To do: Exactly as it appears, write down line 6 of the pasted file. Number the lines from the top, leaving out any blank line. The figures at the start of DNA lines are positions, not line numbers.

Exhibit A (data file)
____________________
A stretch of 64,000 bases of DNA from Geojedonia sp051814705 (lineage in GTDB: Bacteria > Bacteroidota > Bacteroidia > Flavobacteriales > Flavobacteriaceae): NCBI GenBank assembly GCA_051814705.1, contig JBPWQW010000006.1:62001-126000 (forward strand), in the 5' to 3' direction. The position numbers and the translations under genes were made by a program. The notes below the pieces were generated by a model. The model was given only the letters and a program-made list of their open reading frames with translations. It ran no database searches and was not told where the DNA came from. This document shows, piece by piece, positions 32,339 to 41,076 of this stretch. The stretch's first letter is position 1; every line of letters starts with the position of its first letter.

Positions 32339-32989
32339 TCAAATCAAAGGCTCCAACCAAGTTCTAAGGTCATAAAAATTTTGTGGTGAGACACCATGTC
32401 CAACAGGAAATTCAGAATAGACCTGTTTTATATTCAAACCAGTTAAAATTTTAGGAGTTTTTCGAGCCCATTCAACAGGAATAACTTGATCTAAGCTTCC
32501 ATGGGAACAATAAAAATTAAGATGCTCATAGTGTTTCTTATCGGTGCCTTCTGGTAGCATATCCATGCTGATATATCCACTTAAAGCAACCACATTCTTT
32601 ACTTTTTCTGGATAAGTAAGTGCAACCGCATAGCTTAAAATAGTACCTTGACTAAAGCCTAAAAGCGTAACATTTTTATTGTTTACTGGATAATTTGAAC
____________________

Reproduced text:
32601 ACTTTTTCTGGATAAGTAAGTGCAACCGCATAGCTTAAAATAGTACCTTGACTAAAGCCTAAAAGCGTAACATTTTTATTGTTTACTGGATAATTTGAAC